SMRF has a new recycling service that will pay for ink cartridges from printers of all kinds, as a fundraiser for SMRF. This will be used to help match the $10,000 Mitchell grant that SMRF just received. (see page 5). The company that pays for the ink cartridges will also recycle cell phones, laptop computers and PDA’s. For a complete list of the items they take and the prices they will pay SMRF, you can go to or you can just drop the cartridges by the SMRF office and let us worry about it. The company will handle the cartridges in a safe manner environmentally even if they are not able to pay SMRF for some non-recyclable items. Please start a recycling box at work for such items, and get your friends and family to save them for you. This is a way to help SMRF and keep harmful materials out of the landfill. Bring items to SMRF events to turn in (like the Taco Cabana benefit Nov. 2). Our local representative of the recycling company will box and ship them for us once a month or so. This company started out doing schools, so that is why their name is Cartridges for Kids. Our local rep, Jane Moore of Maxwell, is also an accomplished grant writer, having worked with us on the Aquarena educational grants.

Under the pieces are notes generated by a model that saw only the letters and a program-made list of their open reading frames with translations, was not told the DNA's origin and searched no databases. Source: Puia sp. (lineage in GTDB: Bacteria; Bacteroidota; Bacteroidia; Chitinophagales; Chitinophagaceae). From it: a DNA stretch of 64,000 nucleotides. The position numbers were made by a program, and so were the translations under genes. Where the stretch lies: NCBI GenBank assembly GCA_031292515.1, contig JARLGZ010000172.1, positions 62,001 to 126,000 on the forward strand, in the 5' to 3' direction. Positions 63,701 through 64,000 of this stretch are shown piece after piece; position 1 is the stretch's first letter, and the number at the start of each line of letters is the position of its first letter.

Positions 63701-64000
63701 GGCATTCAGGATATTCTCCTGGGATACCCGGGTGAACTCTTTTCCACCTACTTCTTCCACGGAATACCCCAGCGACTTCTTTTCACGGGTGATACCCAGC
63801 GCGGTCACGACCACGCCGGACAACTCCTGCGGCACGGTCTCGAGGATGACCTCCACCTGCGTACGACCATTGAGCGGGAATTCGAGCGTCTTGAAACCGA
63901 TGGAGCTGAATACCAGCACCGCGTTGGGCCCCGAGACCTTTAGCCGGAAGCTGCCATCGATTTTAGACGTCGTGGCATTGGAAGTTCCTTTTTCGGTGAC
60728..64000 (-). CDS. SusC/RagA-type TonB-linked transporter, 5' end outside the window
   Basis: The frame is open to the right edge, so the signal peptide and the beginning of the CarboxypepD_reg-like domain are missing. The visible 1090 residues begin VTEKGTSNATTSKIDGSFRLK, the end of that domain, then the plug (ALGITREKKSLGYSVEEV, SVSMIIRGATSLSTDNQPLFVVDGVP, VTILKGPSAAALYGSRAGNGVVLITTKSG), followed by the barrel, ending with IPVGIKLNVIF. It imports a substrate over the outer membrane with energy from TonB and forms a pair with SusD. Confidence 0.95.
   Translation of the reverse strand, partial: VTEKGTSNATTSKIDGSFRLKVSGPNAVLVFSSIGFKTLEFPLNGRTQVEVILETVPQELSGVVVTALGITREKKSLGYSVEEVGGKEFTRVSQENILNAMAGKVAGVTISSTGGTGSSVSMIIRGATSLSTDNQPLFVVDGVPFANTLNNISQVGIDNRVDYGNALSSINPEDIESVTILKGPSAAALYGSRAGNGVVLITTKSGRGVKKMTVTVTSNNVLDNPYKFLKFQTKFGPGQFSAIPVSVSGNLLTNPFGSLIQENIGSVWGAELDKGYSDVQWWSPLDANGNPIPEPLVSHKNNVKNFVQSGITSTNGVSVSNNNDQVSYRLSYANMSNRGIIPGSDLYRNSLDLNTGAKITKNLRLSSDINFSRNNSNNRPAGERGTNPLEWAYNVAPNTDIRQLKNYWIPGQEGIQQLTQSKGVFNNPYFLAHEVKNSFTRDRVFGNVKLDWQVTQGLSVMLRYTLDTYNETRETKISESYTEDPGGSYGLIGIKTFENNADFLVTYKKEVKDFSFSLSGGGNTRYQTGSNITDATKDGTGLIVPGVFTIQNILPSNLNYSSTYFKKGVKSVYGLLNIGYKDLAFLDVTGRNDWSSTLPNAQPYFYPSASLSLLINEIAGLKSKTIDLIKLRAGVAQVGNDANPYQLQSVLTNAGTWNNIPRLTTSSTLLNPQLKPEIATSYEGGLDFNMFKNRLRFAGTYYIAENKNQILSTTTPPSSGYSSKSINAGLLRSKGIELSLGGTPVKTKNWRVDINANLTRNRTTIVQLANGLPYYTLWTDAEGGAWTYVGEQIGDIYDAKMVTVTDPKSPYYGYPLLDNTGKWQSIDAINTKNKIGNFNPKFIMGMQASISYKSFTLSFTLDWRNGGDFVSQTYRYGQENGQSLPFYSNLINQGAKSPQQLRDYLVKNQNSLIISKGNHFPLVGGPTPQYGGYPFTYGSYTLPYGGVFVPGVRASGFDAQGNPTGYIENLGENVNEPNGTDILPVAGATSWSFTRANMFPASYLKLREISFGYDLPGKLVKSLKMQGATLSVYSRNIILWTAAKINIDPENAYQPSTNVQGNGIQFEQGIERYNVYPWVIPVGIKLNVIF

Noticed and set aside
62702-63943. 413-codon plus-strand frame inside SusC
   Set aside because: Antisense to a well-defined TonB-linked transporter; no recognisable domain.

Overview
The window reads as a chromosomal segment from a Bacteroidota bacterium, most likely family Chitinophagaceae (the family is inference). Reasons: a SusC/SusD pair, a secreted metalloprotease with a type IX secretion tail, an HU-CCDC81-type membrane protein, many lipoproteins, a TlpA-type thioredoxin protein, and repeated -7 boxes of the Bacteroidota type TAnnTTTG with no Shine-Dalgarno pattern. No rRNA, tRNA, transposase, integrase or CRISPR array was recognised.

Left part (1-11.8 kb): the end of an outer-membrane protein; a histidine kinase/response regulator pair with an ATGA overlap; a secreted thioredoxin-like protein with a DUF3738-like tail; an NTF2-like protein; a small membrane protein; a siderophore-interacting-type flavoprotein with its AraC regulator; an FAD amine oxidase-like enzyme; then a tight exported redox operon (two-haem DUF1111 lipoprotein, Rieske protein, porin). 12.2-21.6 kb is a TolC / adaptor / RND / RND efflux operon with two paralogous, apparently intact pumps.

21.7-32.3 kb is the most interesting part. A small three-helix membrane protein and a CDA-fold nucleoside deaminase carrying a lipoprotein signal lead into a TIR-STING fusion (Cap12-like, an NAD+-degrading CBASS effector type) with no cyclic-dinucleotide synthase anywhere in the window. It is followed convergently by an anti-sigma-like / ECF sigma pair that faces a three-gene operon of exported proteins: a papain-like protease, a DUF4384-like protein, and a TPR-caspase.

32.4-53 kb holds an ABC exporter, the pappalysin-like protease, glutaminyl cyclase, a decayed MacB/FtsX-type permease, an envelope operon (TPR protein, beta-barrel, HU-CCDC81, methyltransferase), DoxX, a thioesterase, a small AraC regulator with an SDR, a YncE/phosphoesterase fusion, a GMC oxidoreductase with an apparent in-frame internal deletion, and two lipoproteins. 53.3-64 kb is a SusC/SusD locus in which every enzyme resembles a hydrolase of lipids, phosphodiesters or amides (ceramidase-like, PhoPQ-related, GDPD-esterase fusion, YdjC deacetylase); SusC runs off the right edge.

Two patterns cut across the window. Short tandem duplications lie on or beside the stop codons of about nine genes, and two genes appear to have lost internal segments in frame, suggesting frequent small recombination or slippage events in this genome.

One Environment. One Simple Way To Care For It.

The City of San Marcos recently held their fall kickoff campaign for Earth Share of Texas and United Way, which both receive generous payroll contributions from City employees. Below is the photo taken that day, of city employees and the banners on the steps of City Hall.

SMRF has been invited to speak at many businesses and government offices in San Antonio and Austin this fall, and worked several booths where information is passed out to employees who requested Earth Share’s presence. Earth Share of Texas represents SMRF and 70 other environmental groups in workplace payroll contribution plans throughout Texas. For more information on how you can support SMRF and other leading environmental groups at your workplace, call 1-800-GREENTX, visit, or come by the SMRF office for an Earth Share brochure. State and federal employees, including Texas State University employees have the Earth Share option in their payroll contribution plans, as do many businesses all over Texas.


The natural birding trail that connects with the wider, stroller and wheelchair-accessible trail in Schulle Canyon is finished by Greenbelt Alliance volunteers. A dedication of the trails was held in September in the 16-acre greenspace. The natural birding trail, which is a location noted on the Texas Parks & Wildlife Central Texas birding map, can be found by turning on Joshua Street from Holland Street in San Marcos. Drive past the Lutheran Church parking lot and park at the dead end of Joshua. It winds through the woods and past an old barn that is often a nesting site for vultures. (Do not disturb them if they are still there.) There are all kindsof migrating birds coming through San Marcos now, and this location is also a great one for butterflies. The native vegetation of the woods of Schulle Canyon is a delight for birds, butterflies, and hikers too.